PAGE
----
NY’s Water Infrastructure Proposal: A Much-Needed Investment

Frank Sinatra, in his song “New York, New York” made a line famous by saying, “If I can make it there, I’ll make it anywhere.” In a city where people are trying to beat the competition to elbow their way to the top in entertainment, finance, real estate and other industries, making it in New York is not only an anthem, it’s a rallying call for when the road seems impossible.

Last year, water crises in cities like Hoosick Falls, New York, and Flint, Michigan, along with so many other communities across the country, revealed that our country’s water infrastructure is beyond its breaking point. Time and again we saw stories about lead and other contaminants showing up in drinking water tests, and contamination is a big problem all over New York, including the Atlantic Ocean, Long Island Sound and Great Lakes.  

Governor Cuomo is trying to address these problems with a $2 billion proposal to improve water quality across the state of New York. The state Senate and Assembly have also proposed substantial funding for rebuilding New York’s water infrastructure, from source water to what comes out of our taps. Initial ideas from our state leaders about how to spend the funding focuses on curbing source water contamination along with polluted runoff and making investments to rebuild and improve water infrastructure. While we know that $2 billion or even $5 billion will not come close to solving all the state’s water issues, this significant sum opens the door for other communities and municipalities to begin taking a serious look at how they can play a role in fixing the state’s water problems and will hopefully spur continued investments in the coming years.

The state budget is in the infamous sausage-making phase, but we have some ideas of what we think will make for a good start. Some of these include:

  • Lead service line replacement
    • There is no safe level of lead, and the best way to prevent a child or adult from exposure is to remove the risk. Getting adequate and dedicated resources to replace lead service lines, especially in schools, is a high priority.
    • Schools across the state are finding lead in their drinking water. By providing additional funding through this proposal rather than tapping into the state’s already strained education funds could go a long way to help schools fix the problem now rather than a generation from now.
  • Affordability
    • Because the bill has come due to rehabilitate and replace outdated systems, basic water and sewer services are placing more stress on the budgets of low income New Yorkers, while strapping water/sewer utility budgets overall. Instituting a program similar to the Governor’s energy affordability program for water and sewer rates would:
      • ensure that low-income residents can afford their water and sewer services;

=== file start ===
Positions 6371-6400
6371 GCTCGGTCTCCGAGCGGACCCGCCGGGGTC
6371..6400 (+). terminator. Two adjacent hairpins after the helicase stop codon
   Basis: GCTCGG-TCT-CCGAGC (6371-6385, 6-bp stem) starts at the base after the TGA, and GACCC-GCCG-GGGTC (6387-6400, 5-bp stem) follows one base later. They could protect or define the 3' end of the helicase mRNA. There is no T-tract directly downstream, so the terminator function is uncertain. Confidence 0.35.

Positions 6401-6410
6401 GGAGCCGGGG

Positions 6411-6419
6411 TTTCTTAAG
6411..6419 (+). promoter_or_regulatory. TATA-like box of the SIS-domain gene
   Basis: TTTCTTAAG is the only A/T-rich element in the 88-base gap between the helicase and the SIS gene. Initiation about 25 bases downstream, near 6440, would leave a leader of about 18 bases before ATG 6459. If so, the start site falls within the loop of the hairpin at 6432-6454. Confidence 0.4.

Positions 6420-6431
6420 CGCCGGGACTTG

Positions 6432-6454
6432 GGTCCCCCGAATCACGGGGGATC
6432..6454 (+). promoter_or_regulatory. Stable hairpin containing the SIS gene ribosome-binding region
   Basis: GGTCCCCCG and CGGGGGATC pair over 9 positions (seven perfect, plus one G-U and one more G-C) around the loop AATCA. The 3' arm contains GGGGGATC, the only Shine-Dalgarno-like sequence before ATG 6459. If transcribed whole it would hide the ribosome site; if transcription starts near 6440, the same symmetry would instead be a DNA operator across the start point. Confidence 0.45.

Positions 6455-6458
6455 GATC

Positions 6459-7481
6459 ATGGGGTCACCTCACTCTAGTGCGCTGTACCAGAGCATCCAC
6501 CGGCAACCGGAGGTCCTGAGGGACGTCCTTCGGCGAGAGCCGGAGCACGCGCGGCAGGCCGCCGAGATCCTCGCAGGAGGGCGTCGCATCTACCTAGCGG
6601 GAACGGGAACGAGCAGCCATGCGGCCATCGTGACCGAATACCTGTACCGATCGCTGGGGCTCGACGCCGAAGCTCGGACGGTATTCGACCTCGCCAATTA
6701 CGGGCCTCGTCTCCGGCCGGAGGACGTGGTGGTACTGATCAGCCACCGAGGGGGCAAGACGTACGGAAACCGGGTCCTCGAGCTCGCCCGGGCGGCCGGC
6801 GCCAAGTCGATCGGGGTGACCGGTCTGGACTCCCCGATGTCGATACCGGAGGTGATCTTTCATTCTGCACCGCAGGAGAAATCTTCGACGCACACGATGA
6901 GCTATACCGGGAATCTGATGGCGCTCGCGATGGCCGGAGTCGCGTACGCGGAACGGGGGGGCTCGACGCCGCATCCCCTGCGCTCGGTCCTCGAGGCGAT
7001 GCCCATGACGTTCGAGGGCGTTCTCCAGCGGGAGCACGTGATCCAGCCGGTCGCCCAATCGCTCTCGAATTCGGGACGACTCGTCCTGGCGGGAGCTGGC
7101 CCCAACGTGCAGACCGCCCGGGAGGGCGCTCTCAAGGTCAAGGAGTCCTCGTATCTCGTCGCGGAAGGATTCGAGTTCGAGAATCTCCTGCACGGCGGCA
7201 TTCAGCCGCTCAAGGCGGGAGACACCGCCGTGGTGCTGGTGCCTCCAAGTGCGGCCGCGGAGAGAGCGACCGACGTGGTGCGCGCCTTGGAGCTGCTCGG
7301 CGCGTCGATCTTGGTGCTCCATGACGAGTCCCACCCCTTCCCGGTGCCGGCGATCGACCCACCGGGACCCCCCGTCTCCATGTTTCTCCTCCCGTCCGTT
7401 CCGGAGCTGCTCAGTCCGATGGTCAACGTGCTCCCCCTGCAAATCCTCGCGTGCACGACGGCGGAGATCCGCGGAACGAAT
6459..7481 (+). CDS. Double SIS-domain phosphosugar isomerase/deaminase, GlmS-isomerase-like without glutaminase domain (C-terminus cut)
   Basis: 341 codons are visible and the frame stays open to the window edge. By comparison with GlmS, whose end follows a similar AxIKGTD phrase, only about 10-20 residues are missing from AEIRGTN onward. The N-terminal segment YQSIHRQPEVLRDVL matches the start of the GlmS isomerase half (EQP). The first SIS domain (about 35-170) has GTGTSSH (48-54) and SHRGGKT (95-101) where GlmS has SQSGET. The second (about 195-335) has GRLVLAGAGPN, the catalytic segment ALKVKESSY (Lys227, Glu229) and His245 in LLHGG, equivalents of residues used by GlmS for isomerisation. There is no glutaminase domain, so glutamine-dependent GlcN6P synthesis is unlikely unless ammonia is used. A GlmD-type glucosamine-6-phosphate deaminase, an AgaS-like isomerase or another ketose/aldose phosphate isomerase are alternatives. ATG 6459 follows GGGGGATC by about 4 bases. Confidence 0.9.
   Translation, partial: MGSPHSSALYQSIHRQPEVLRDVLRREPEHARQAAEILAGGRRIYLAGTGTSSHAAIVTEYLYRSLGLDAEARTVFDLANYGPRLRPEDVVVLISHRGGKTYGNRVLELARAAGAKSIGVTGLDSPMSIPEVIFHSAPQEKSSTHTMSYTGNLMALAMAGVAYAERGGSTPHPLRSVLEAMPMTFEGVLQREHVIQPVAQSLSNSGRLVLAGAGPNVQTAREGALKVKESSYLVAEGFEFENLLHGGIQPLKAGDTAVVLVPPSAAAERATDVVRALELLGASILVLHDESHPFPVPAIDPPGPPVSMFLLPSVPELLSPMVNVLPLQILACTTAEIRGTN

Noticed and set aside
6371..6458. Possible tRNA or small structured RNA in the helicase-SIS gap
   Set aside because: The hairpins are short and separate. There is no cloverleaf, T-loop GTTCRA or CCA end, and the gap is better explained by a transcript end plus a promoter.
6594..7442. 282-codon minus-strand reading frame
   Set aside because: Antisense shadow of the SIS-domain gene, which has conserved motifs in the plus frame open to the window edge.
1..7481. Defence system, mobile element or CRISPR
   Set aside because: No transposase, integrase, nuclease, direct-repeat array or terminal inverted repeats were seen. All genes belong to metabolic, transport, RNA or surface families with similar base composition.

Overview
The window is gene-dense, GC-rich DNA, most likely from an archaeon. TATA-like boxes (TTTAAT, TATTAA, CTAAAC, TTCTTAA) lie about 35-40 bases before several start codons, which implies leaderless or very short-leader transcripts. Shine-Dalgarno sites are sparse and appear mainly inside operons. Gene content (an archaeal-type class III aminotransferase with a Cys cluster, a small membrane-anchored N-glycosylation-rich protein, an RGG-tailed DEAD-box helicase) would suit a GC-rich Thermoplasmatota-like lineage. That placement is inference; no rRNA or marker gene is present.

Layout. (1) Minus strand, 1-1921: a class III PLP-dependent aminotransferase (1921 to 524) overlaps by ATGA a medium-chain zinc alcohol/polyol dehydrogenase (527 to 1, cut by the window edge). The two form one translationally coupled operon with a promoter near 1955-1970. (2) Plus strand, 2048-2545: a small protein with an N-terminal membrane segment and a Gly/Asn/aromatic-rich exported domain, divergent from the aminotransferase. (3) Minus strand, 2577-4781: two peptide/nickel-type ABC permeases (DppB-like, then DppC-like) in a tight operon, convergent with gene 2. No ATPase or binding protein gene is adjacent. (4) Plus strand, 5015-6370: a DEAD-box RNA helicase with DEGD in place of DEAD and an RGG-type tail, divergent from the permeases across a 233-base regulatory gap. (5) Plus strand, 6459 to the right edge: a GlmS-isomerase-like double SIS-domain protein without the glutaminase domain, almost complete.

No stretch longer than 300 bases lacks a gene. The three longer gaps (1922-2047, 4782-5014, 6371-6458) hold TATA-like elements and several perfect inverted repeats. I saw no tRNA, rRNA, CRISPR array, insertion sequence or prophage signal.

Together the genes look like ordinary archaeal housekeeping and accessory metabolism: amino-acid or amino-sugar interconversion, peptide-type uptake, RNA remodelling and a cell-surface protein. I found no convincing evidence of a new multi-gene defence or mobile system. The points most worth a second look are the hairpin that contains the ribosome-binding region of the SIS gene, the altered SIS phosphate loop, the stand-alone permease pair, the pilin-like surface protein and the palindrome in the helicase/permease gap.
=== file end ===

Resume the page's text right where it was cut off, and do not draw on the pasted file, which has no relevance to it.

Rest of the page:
• be directly responsive to a concern that water/sewer utilities raise with the state when arguing against enforcement of clean water standards – “we can’t upgrade our infrastructure because we would have to raise rates on those who can least afford it”; and
      • allow utilities/municipalities to raise more local revenue to complement direct state investments in water infrastructure.
  • Source water protection
    • An ounce of prevention is worth a pound of cure, and preventing our waters from becoming polluted is more cost effective than trying to clean it up with a high-tech filtration system. Ensuring that our sources of water are free from sewage spills, polluted runoff and other toxic dumping will go a long way to protect the water that eventually comes out of our taps.
  • Investments in green infrastructure
    • Water is a scarce resource and ensuring that we use it wisely will help us preserve it for future generations. By including investments in green infrastructure like rain gardens, green roofs, rain barrels and permeable pavement, we show that we are not only working to fix the past issues with our water infrastructure, but looking forward as well. These smart solutions include investments in green space that improves neighborhood quality of life.
  • Identifying and targeting vulnerable communities as a top priority
    • Figuring out where to start will be a challenge because the problem of aging infrastructure and water pollution is so widespread. But identifying and prioritizing vulnerable communities, like low income communities and communities of color with populations most at risk due to contamination, should be first. The Governor recognizes this by, for example, prioritizing lead line replacement for hardship communities. Getting resources to those who need it most would help revitalize cities and neighborhoods across the state—a winning solution for all.

If the great state of New York, which covers the entire scope of water issues from urban to rural, can take a big step forward to fix its water issues, there’s no reason why others can’t do the same.

All that’s left is to get it done.

As Frank Sinatra says, “It’s up to you New York, New York.” 

About the Authors

Joan Leary Matthews

Senior Attorney, Water program

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